Pt/Al2O3+Cs2.5, Pt/Al2O3+SZ and Pt/Al2O3+HZ had the same Pt dispersion because the Pt metal was supported on Al2O3 for all three catalysts. Therefore, the difference of solid acids (Cs2.5, SZ, and HZ) determined the difference of catalytic performances for the hydroisomerization of n-butane over various catalysts. As shown in Table 2, Pt/Al2O3+Cs2.5 showed the highest conversion (64.8%) and the highest selectivity for isobutane (92.5%) among the various catalysts after 5 h on stream. Pt/Al2O3+SZ showed the highest initial conversion (77.6%), but the conversion rapidly decreased to 20.5% after 5 h on stream. Moreover, the selectivity for isobutane over Pt/Al2O3+SZ was low. Pt/Al2O3+HZ showed lower conversion and selectivity than those over Pt/Al2O3+Cs2.5. As a result, Pt/Al2O3+Cs2.5 is the best catalyst for the hydroisomerization of n-butane at a low H2 pressure (0.1 atm). Brønsted acid sites in Cs2.5 contributed to the acid function of Pt/Al2O3+Cs2.5 for the hydroisomerization of n-butane since heteropolyacids are pure Brønsted acids without Lewis acid sites [1]. Figure 8 shows the NH3-TPD profiles of various catalysts. The NH3-TPD is a powerful tool for measuring the acidic strength of a solid acid. The NH3 molecules desorbed from the weak acid sites at low temperatures and desorbed from the strong acid sites at high temperatures.
Figure 8. NH3-TPD profiles of various catalysts. (A): Pt/Al2O3; (B): Pt/Cs2.5; (C): Pt/Al2O3+Cs2.5; (D): Pt/Al2O3+HZ; (E): Pt/Al2O3+SZ.
Figure 8. NH3-TPD profiles of various catalysts. (A): Pt/Al2O3; (B): Pt/Cs2.5; (C): Pt/Al2O3+Cs2.5; (D): Pt/Al2O3+HZ; (E): Pt/Al2O3+SZ.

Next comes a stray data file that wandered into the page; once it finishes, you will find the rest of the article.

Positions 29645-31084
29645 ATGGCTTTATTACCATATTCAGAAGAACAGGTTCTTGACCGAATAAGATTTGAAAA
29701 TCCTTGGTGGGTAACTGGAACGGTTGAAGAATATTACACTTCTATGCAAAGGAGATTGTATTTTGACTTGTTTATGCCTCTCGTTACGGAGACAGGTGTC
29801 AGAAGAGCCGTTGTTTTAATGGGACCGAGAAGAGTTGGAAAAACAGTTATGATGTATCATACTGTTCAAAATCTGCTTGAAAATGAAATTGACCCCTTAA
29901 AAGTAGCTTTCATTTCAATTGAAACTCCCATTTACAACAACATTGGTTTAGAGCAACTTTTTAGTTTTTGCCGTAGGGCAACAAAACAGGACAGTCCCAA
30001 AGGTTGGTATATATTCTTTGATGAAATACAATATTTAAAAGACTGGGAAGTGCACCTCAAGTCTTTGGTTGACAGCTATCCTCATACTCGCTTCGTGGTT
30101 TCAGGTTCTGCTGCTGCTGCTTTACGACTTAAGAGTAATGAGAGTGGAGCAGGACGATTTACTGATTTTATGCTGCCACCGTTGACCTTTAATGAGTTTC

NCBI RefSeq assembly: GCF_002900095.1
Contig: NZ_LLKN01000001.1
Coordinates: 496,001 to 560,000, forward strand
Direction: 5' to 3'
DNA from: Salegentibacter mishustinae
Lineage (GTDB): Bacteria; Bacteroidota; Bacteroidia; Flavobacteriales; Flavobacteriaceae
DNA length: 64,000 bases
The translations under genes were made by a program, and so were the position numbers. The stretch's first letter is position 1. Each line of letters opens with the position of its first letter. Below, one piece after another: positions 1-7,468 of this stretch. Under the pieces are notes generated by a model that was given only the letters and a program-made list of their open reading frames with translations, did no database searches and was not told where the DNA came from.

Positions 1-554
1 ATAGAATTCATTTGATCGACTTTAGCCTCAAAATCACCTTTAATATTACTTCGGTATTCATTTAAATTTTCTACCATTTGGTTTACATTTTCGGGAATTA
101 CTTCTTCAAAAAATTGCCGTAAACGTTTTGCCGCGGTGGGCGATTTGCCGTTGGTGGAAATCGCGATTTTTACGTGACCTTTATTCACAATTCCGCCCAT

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Pt/Al2O3 showed a weak and broad peak at about 473 K in the NH3-TPD profile, indicating that the acid sites in Pt/Al2O3 are very weak. Although Pt/Cs2.5 and Pt/Al2O3+Cs2.5 showed the peaks with similar shape in the NH3-TPD profiles, the maximum temperature of NH3 desorption from Pt/Cs2.5 was slightly lower than that from Pt/Al2O3+Cs2.5. Thus the acidic strength of Pt/Cs2.5 was slightly weaker than that of Pt/Al2O3+Cs2.5. This is the reason that Pt/Al2O3+Cs2.5 showed a higher initial conversion than that over Pt/Cs2.5 (Figure 3). The decrease of the acid strength of Pt/Cs2.5 probably because the ion exchange of Pt2+ with H+ in Cs2.5H0.5PW12O40 occurred in the impregnation stage of the synthesis of Pt/Cs2.5. For a solid acid, the strongest acid sites provide its main character for the acid-catalyzed reactions. The peak at the maximum temperature in the NH3-TPD profile corresponds to the strongest acid sites and thus it determines the acidic strength of a solid acid. According to the peak position at the maximum temperature in the NH3-TPD profile of various samples (Figure 8), the acidic strength of various catalysts was in an order of Pt/Al2O3+SZ > Pt/Al2O3+Cs2.5 > Pt/Cs2.5 > Pt/Al2O3+HZ > Pt/Al2O3. Pt/Al2O3+HZ showed two peaks at around 473 K and 673 K in the NH3-TPD profile, while Pt/Al2O3+SZ showed two peaks at around 473 K and 873 K in the NH3-TPD profile. These results indicate that both Pt/Al2O3+HZ and Pt/Al2O3+SZ have two types of acid sites: weak acid sites and strong acid sites. The hydroisomerization of n-butane occurs through carbenium cation intermediates which are easy to be formed on the strong acid sites. Thus the strong acid sites provide the main effect for the catalytic performances over Pt/Al2O3+HZ and Pt/Al2O3+SZ. However, the weak acid sites also catalyze the reaction although the reaction rate is low. Because the products formed from the strong acid sites and the weak acid sites are different, the broadly distributed acid sites caused the decrease of the selectivity for isobutane over Pt/Al2O3+HZ and Pt/Al2O3+SZ (Table 2). On the other hand, either Pt/Cs2.5 or Pt/Al2O3+Cs2.5 showed only one peak in the NH3-TPD profile, implying that the strength of the acid sites were distributed uniformly on the surfaces of Pt/Cs2.5 and Pt/Al2O3+Cs2.5. The uniform acid strength gave Pt/Cs2.5 and Pt/Al2O3+Cs2.5 high selectivity for isobutane in the hydroisomerization of n-butane (Table 1). Figure 9 shows the time courses of various bifunctional catalysts for the hydroisomerization of n-butane at 573 K. Either the pressure of n-butane or the pressure of H2 was 0.1 atm.